Hophead
Senior Member
Username: Hophead

Post Number: 1869
Registered: 03-2002
Posted From: 167.4.1.38
Posted on Thursday, December 01, 2005 - 01:02 am:   Edit Post Delete Post View Post/Check IP    Ban Poster IP (Moderator/Admin only)

that requires a high degree of coordination...

ken, you must be talkin' 'bout red wheat maybe??
 

Ken Anderson
Senior Member
Username: Ken75

Post Number: 1179
Registered: 11-2002
Posted From: 69.168.141.10
Posted on Thursday, December 01, 2005 - 01:11 am:   Edit Post Delete Post View Post/Check IP    Ban Poster IP (Moderator/Admin only)

Well, the reason is probably my gap. I just measured it and it is .027 inch. Oy! If I pour the wheat malt in too quickly, it will grind to a halt.
I can't remember what kind of wheat it was, but I know it wasn't the red. Briess, but I'm trying Durst this time.

Edit: I meant to throw in that I'm kegging 5 gallons of lager as soon as I get out of this chair. Force carbing, and I'll be drinking a fresh keg within minutes. Yee haw!

Second edit: Ahhhhhhhh!!!

(Message edited by Ken75 on December 01, 2005)

(Message edited by Ken75 on December 01, 2005)
 

Why1504
Intermediate Member
Username: Why1504

Post Number: 295
Registered: 10-2004
Posted From: 68.62.162.49
Posted on Thursday, December 01, 2005 - 01:33 am:   Edit Post Delete Post View Post/Check IP    Ban Poster IP (Moderator/Admin only)

When I went AG I ordered a plain Philmill with the drill adaptor. I have an old Craftsman 1/2 inch corded, keyed chuck. It hasn't missed a beat and except for the bottle as a bin I love it. As soon as I get the rest of my stuff built I am going to make a better bin but the drill will stay. It works fine.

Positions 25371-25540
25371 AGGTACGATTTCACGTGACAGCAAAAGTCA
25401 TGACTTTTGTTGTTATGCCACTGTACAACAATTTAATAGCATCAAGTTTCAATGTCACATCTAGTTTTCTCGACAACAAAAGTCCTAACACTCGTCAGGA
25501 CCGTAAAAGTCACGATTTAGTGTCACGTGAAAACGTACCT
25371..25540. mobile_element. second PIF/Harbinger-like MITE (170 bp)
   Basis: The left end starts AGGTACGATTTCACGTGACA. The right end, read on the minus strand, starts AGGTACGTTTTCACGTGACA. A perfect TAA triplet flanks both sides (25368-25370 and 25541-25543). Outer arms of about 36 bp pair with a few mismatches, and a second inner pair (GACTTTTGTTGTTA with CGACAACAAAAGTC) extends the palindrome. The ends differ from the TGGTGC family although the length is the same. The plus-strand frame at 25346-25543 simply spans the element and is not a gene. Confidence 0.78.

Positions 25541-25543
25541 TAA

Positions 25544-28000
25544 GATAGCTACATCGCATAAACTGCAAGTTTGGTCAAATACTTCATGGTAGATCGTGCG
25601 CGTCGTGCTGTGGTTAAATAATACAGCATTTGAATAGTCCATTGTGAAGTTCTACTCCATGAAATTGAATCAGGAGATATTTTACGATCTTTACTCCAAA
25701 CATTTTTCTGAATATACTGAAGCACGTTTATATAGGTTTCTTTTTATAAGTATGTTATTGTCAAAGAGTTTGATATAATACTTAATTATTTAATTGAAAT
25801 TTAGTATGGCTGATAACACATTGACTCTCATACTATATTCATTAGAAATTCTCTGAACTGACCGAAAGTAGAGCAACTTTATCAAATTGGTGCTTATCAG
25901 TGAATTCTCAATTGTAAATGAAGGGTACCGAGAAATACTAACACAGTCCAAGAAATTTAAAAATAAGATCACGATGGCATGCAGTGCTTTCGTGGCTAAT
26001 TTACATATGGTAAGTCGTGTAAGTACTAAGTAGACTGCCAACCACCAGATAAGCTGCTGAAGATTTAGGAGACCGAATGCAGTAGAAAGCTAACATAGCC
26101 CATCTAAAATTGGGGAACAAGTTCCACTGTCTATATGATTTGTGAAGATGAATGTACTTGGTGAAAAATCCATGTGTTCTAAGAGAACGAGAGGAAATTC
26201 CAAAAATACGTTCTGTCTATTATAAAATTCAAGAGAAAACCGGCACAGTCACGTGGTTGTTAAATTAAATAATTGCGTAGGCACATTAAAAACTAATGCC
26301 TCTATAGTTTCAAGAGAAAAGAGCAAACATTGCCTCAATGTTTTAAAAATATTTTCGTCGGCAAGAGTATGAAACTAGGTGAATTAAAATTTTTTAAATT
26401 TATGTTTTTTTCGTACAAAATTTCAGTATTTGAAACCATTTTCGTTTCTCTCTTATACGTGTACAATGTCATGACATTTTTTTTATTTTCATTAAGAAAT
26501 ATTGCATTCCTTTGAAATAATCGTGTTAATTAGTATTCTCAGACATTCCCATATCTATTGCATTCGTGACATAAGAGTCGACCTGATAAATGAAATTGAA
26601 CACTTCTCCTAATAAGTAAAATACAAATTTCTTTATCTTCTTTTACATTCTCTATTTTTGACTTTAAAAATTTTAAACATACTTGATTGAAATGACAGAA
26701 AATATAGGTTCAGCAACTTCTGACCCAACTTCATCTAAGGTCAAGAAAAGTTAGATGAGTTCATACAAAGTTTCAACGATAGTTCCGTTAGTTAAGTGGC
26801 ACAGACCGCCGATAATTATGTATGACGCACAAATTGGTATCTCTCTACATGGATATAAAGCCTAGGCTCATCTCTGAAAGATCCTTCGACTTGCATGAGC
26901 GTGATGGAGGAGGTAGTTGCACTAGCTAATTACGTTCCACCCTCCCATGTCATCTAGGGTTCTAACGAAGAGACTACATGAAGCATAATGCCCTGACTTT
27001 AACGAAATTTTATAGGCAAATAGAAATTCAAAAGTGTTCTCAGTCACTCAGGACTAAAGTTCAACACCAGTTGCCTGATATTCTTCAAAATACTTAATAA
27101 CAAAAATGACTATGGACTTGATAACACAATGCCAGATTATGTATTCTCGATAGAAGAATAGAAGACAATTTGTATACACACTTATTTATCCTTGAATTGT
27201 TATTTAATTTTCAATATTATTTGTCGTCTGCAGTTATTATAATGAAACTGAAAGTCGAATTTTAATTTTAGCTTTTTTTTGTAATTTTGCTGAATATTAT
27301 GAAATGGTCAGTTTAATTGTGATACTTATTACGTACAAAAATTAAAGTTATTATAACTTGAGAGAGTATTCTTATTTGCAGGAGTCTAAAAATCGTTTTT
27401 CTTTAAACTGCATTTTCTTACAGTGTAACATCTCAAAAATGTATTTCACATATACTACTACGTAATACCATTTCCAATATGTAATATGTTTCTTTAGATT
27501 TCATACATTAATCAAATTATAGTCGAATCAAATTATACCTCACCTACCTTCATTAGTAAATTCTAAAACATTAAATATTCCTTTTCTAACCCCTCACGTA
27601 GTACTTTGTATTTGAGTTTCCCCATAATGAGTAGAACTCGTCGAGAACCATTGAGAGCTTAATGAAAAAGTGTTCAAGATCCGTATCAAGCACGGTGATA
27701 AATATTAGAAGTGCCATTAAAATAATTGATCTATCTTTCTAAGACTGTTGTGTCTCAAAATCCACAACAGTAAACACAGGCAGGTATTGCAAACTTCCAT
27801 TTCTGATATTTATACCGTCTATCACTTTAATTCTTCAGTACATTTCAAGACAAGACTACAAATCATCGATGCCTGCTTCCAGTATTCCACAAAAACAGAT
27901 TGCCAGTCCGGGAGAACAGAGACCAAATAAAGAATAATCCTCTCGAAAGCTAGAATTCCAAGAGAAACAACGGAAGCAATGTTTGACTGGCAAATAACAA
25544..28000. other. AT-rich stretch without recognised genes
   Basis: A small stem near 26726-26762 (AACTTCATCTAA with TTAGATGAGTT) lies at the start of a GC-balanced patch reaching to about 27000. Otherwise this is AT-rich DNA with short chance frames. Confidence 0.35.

don price
Advanced Member
Username: Donzoid

Post Number: 787
Registered: 02-2003
Posted From: 24.94.122.117
Posted on Thursday, December 01, 2005 - 02:22 am:   Edit Post Delete Post View Post/Check IP    Ban Poster IP (Moderator/Admin only)

"why not just start the drill running then add the grain to the hopper?"

Because I don't have a third hand for my beer!

Actually the grain tends to ride between the spinning roller and the other one that just sits there. I have to roll one backwards a little to get them the bite the grain...then pull the trigger and grind away.

Don
 

ELK
Senior Member
Username: Elkski

Post Number: 1229
Registered: 01-2003
Posted From: 67.177.25.240
Posted on Thursday, December 01, 2005 - 01:19 pm:   Edit Post Delete Post View Post/Check IP    Ban Poster IP (Moderator/Admin only)

Most folks have 2 phase power at home!!! its how you get 208-220 power for the range and dryer..by hooking up across both phases but for most outlets they are hooked up only across one phase...Why isn't the number across both phases 120+120=240 it has to do with the phase shift of hte sine wave. so while one phase is at 120 volts the other is at only cos(60)*120 which is why its really 208V and not 220.
correct me if I'm wrong.
 

L Pr
New Member
Username: Thedane

Post Number: 15
Registered: 11-2004
Posted From: 57.66.51.2
Posted on Thursday, December 01, 2005 - 03:32 pm:   Edit Post Delete Post View Post/Check IP    Ban Poster IP (Moderator/Admin only)

The Problem when using drills is that if you are using a normal drill at to low RPM, the culling is not working at it will .... Smoke.
If you like to run slow RPM's you need a gear motor like wipermotor from car, or a drill hammer, it runs quite slow, and has a ton og troque, but also weighs a lot.

And the reason for 3 phase is that its the lowest number of phase's that will give an even torque on the powerplants equipment. And I don't see any easy explanations for that, sorry.
TheDane
 

Wayne Faris
New Member
Username: Wayne

Post Number: 12
Registered: 11-2005
Posted From: 68.189.233.183